The day that Queen Elizabeth II dies will elicit a series of carefully-constructed plans that have been in place since the 1960's in an operation dubbed “London Bridge is down”
So, what will happen when the Queen’s reign comes to an end and how will the UK mourn the loss of its longest-standing monarch?
Here’s what we know so far.
How will we find out?
The Prime Minister will be informed of the news ahead of its public release via the Queen’s private secretary, Sir Christopher Geidt.
He will then inform the 15 countries and 36 Commonwealth nations where the Queen is head of state.
Historically, the BBC has always been told about royal deaths ahead of other media outlets.
However, nowadays it’s common for major announcements to go out to the world’s media at once via a news agency such as the Press Association.
If the Queen’s death is expected - in the instance that she has been severely unwell - the news will spread via the main TV channels first, with all BBC channels being interrupted to show the BBC One feed which will broadcast the story. Other independent channels may choose to do this as well.
How the news is relayed by broadcasters is of tantamount importance, with minor details such as their clothing coming under scrutiny from the public.
For example, the BBC’s Peter Sissons was harshly criticised by the public for wearing a red tie when he announced the death of the Queen Mother in 2002 - black ties are now usually kept on-hand by all UK major broadcasters for future royal death announcements.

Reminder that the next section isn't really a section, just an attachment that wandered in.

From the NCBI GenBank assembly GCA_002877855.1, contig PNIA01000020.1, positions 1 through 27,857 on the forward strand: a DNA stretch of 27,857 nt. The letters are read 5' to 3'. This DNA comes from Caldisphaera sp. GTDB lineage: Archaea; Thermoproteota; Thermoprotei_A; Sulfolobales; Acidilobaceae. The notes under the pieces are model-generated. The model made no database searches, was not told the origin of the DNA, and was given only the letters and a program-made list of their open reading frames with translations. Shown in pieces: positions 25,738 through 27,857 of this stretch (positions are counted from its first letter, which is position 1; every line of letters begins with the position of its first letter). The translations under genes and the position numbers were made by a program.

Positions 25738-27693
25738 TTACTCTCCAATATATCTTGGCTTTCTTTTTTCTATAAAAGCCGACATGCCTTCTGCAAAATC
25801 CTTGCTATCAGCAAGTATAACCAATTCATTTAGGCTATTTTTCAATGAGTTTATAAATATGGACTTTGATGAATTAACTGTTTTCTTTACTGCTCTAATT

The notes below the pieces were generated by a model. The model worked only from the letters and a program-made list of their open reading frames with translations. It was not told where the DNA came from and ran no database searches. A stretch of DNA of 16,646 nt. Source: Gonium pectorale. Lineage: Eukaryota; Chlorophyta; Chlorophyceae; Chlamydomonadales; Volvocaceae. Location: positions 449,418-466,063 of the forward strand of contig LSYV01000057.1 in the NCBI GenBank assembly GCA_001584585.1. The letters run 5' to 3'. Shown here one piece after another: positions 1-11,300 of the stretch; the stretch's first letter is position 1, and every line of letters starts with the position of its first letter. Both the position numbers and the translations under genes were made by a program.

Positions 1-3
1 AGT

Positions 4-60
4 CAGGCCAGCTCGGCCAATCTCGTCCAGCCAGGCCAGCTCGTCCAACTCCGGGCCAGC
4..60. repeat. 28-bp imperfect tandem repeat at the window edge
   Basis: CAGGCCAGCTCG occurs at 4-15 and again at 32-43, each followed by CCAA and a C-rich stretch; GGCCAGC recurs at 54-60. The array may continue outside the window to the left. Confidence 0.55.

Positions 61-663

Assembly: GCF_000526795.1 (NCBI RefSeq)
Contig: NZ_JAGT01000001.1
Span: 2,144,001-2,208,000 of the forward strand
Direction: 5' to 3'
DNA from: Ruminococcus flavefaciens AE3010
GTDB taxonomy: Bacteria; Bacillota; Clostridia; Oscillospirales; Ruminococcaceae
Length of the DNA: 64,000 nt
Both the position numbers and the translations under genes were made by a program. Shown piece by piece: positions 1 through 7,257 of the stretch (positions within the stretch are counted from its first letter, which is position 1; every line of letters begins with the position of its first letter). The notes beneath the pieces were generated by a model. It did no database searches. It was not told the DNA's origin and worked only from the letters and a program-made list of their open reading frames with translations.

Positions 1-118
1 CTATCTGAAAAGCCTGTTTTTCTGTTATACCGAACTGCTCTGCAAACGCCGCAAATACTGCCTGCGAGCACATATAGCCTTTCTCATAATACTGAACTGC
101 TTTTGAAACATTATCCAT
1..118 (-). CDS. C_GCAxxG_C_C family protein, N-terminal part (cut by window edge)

Some broadcasters will also run rehearsals in which they practise announcing that the Queen has died so as to ensure they are prepared.
Obituaries will also have been prepared in advance, as will a number of pre-recorded films and documentaries.
Pilots will also announce the death on their flights.
What will happen immediately afterwards?
If the last death of a monarch is anything to go by, it’s likely that a number of operations will grind to a halt.
For example, when George VI died in 1952, the BBC stopped airing all comedy until after the funeral had taken place.
On the day itself, it’s likely that most UK workers will be sent home early.
This will be followed by a 12-day mourning period, during which time the Queen’s body will be moved to Buckingham Palace - if it is not there already - and preparations will be made for the state funeral, which will be led by the Archbishop of Canterbury.
Flags will also fly at half-mast across the country.
How will businesses be affected?
On the day of the funeral itself, the London Stock Exchange will close, as will most UK banks.
The day of the funeral and the subsequent coronation will also become national holidays.
Some fear that such measures will cost the British economy billions of pounds - however, it's difficult to know what the financial repercussions will be ahead of time.
What will happen to the Queen’s body?
Her Majesty’s coffin will lie in state in Westminster Hall for four days so that the public can pay their respects.
More than 200,000 people paid their respects for the Queen Mother when her body was laid in state for three days and numbers for the Queen are expected to surpass this.
After this, it’s expected that the body will be laid to rest in St George’s Chapel at Windsor Castle, where both the Queen Mother and her father, King George VI, are buried.
How will she be succeeded?
The Prince of Wales will become King automatically following the Queen’s death and will address the nation on the evening of her passing.
The Duchess of Cornwall will become Queen Camilla.
However, he may choose to change his name upon ascending to the throne, as royals can choose any one of their given names. This means he could be known as King Arthur, Philip or George.
Should he choose to keep his own name, he will become King Charles III and his coronation will take place a few months after the Queen’s funeral.
It’s also likely that the Duke of Cambridge will then become the Prince of Wales.